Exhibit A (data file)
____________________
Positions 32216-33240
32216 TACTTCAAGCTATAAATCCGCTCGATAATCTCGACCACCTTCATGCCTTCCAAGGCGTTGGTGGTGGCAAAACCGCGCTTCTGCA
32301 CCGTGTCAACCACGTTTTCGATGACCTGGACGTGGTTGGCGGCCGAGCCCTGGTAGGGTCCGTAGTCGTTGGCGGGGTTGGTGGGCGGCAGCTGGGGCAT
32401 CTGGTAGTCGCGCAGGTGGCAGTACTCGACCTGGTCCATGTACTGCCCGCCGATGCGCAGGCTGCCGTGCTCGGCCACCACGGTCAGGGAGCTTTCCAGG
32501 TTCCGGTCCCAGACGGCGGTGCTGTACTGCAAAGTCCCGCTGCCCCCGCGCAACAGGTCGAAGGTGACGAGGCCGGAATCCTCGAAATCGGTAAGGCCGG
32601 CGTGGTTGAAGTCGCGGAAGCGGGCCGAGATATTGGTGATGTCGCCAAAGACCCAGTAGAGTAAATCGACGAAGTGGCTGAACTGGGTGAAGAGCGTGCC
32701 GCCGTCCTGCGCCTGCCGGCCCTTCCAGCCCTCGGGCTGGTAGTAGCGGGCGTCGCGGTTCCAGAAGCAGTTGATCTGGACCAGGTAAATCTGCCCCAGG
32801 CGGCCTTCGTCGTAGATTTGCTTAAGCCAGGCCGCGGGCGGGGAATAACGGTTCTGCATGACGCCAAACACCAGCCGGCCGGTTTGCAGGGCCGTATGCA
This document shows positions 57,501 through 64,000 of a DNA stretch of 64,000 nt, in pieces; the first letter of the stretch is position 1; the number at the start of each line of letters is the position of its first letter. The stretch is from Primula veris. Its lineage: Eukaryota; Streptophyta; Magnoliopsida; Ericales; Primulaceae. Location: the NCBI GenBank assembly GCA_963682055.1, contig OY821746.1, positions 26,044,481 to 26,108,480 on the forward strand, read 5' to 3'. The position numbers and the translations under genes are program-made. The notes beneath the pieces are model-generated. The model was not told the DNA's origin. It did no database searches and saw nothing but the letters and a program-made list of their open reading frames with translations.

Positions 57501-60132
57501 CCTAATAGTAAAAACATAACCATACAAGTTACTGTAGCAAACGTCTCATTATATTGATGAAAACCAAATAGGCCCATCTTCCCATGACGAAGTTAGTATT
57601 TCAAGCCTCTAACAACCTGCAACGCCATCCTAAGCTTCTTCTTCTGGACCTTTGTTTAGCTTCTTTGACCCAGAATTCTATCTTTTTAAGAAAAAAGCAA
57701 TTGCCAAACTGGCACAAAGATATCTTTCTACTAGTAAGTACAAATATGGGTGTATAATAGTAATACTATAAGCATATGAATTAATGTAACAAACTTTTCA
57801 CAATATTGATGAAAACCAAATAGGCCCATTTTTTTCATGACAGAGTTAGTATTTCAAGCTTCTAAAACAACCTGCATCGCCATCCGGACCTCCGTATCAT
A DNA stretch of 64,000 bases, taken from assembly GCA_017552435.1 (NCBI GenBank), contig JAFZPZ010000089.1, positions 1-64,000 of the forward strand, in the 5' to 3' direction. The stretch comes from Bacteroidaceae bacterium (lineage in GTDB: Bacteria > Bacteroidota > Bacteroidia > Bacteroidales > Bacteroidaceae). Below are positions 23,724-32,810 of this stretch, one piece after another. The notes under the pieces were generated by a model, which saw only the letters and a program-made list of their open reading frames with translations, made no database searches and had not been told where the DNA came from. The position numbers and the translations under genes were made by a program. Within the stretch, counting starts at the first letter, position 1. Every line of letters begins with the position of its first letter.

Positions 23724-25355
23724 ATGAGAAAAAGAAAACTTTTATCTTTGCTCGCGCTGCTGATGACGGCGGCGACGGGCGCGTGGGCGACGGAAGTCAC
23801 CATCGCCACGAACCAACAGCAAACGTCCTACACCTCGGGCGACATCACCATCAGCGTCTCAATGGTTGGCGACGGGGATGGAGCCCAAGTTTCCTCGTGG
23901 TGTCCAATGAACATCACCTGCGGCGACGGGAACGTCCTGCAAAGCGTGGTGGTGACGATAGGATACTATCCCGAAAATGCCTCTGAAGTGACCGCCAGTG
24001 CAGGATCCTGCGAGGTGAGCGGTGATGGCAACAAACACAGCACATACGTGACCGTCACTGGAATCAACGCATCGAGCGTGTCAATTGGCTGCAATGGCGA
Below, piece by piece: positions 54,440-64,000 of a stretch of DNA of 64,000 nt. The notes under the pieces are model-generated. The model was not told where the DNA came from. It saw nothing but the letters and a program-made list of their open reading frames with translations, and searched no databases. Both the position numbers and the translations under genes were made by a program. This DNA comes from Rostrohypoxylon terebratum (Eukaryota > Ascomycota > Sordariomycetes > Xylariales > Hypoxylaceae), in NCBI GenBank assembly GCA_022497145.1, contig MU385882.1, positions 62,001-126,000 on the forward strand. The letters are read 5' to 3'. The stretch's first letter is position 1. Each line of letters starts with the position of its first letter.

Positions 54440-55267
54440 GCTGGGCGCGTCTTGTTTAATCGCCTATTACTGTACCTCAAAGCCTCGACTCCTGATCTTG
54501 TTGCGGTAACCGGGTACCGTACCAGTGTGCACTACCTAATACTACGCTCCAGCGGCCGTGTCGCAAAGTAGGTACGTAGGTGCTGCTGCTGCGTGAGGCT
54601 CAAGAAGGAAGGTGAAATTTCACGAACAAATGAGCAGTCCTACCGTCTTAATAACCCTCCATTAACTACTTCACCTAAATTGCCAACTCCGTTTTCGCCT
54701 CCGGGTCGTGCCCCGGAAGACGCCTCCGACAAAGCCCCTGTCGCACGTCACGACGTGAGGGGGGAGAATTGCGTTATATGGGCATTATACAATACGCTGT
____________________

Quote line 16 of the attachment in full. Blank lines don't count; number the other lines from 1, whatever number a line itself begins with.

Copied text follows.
Positions 23724-25355